|ESPN.com: NBA Playoffs 2008||[Print without images]|
|The Pistons' starting five was a formidable crew in Detroit's 98-81 Game 5 win over the 76ers.|
AUBURN HILLS, Mich. -- "See you back here," Mo Cheeks said mischievously as he walked off the interview podium.And the Philadelphia 76ers coach wasn't talking about next season. Pretty bold words coming from the mouth of a coach whose team had just gotten run out of The Palace, eh? You had to wonder where Cheeks got the gumption to say such a thing on a night when his team was even more outclassed than it was in the second half of Game 4 two nights earlier -- the point when this once-surprising series took a sharp turn toward normalcy. All the things the Pistons did right over those last two quarters in Philadelphia were done right again for all four quarters of Tuesday night's game, and Detroit's 98-81 victory left the Pistons looking very much in control of this series. Of course, they looked to be in control during the third quarter of Game 1, and we all remember what happened then. And the looked they polar opposite of in control throughout Game 3, when the Sixers put them in a 2-1 hole. So maybe Cheeks knows something the rest of us don't, or maybe he's just expecting what half of Detroit is expecting: that the Pistons have another half-hearted effort left in them, and it'll be on display Thursday night. "The series is not over until someone gets four wins. They'll zap our spirit when they get four wins. They haven't zapped it yet," Cheeks said. The spirit might have been there, but the will to stop the Pistons was sorely missing for the Sixers right from the get-go. Detroit opened the game by making 14 of 17 shots, and the 14-point lead that the Pistons ended the first period with never dipped below double digits the rest of the night. All of the Pistons' starters were superb, beginning with Rasheed Wallace's 19 points and six blocks as he played under control and kept his focus steady -- at least until the moment when he blurted out from the interview podium, "Our booty holes didn't get tight," mentioning on his way out that he had caught himself before saying something even more R-rated. Chauncey Billups had his best game of the series with 21 points and 12 assists, Richard Hamilton shot 10-for-17 and scored 20, and Tayshaun Prince cooled off from his 90.4 percent shooting from the previous two games but still went 8-for-14 for 17 points. Jason Maxiell, starting again in place of Antonio McDyess, contributed a strong line of six points, 11 rebounds and three of the Pistons' 12 blocks. "Going into Thursday, at least our guys know what's the recipe for success," Pistons coach Flip Saunders said. "We know where we are, we know where we were at, and you never want an opportunity to slip away." Saunders said the Pistons stuck Tuesday to their tactical adjustments of keeping the floor properly spaced and staying patient on offense, saying his team had been acting like it was trying to climb out of quicksand in the first three games.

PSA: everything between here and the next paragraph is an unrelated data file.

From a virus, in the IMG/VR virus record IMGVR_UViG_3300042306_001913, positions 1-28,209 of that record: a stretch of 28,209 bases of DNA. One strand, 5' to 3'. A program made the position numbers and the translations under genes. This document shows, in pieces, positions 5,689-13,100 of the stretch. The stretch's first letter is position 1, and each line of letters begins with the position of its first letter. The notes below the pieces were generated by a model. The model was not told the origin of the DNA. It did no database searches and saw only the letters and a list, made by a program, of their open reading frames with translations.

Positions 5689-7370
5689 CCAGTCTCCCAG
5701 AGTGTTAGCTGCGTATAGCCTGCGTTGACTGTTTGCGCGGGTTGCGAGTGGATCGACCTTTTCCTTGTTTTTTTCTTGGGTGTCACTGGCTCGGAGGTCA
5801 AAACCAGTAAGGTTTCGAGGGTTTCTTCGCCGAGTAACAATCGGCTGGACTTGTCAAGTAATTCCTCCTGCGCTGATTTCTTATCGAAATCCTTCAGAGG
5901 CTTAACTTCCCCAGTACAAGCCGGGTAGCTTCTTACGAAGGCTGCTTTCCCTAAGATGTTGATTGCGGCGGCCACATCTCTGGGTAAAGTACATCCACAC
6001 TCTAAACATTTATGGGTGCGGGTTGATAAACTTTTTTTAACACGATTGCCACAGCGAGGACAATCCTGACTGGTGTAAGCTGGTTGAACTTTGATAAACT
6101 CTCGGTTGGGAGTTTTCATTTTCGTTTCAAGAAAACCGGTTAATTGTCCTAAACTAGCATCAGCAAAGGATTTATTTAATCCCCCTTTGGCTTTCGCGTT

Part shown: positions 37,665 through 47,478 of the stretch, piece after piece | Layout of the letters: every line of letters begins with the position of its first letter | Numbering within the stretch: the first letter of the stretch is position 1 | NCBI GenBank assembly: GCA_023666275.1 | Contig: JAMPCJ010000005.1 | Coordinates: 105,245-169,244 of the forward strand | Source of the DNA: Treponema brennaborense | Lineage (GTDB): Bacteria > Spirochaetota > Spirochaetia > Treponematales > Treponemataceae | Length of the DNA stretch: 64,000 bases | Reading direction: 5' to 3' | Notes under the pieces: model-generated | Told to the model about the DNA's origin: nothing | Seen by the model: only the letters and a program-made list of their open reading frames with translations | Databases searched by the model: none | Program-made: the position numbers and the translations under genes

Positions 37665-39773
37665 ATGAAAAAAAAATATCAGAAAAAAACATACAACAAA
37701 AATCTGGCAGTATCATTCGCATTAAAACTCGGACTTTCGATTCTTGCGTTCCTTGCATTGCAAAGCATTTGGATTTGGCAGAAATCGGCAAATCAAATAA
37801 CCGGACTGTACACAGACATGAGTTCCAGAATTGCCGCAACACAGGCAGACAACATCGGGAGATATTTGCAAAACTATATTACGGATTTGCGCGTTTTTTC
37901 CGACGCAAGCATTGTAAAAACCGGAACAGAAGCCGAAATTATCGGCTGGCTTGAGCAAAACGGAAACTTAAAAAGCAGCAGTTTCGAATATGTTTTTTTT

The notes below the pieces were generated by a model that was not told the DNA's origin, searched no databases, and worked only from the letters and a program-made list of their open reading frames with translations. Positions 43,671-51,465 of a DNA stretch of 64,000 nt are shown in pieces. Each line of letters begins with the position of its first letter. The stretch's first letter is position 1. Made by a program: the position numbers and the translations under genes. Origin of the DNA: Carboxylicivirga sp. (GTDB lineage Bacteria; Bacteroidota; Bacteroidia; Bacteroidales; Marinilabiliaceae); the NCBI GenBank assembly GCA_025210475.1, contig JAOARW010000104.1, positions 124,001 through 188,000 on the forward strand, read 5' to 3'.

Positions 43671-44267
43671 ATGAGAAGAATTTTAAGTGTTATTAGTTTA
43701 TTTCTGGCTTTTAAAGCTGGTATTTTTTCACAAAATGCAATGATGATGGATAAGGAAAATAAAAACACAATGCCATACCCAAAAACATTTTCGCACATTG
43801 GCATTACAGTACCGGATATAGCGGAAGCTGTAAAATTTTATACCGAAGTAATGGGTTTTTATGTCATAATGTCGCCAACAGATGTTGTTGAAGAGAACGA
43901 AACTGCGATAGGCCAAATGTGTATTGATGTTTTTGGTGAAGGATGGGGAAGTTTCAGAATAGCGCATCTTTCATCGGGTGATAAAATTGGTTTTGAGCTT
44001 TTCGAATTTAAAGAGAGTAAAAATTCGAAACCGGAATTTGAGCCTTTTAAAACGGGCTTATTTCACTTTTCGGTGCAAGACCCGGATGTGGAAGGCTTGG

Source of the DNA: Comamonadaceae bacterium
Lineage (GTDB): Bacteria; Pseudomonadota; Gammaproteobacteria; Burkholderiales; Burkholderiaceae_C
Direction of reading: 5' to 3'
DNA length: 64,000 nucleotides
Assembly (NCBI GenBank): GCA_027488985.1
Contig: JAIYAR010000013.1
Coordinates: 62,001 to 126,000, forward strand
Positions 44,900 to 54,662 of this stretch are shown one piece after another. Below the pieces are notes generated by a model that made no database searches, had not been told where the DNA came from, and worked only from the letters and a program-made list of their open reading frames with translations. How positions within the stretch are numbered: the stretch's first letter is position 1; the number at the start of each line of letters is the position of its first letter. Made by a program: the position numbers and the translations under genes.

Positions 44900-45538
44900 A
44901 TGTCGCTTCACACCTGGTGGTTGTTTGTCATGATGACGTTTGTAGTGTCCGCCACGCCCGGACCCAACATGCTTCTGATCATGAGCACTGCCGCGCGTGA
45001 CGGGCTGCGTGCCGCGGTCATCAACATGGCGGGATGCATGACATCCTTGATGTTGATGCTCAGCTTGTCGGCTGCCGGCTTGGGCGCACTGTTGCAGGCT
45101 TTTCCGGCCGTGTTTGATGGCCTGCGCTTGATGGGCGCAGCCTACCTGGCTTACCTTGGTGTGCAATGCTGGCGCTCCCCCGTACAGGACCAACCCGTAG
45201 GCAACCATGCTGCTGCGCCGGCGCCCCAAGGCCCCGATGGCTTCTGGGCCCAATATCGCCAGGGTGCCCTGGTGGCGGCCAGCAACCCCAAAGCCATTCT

The Pistons shot 58 percent from the field, a number that was only slightly off the 61 percent clip the Pistons were at following the end of the third quarter when 86-year-old owner Bill Davidson, who was making only his third appearance of the season in the building he owns, decided it was time to be wheeled to his waiting limo to be a step ahead of the traffic for his short ride home to nearby Bloomfield Hills.On the Sixers' side, there wasn't much positive to talk about other than Andre Iguodala breaking out of his series-long offensive slump and scoring 21 points -- although he did account for a third of Philadelphia's 18 turnovers.
|Sixers center Samuel Dalembert hoped this new 'do would do the trick and inspire the Sixers to a Game 5 victory.|
"I said I'm looking for something crazy, and I'm in Detroit," Dalembert explained. "I wanted to loosen the guys up a little bit."Maybe it made them too loose. Something certainly did. But maybe there's something else in play here, too, because maybe the Detroit Pistons are going to revert to their sup-par form from earlier in this series and play another stinker two nights from now. And maybe, just maybe, that's why Cheeks threw out his quasi-guarantee before exiting the building. We'll see soon enough whether Cheeks turns out to be a fortune teller, or whether he was merely talking out of his booty, as Sheed might say.
Chris Sheridan covers the NBA for ESPN Insider. To e-mail Chris, click here.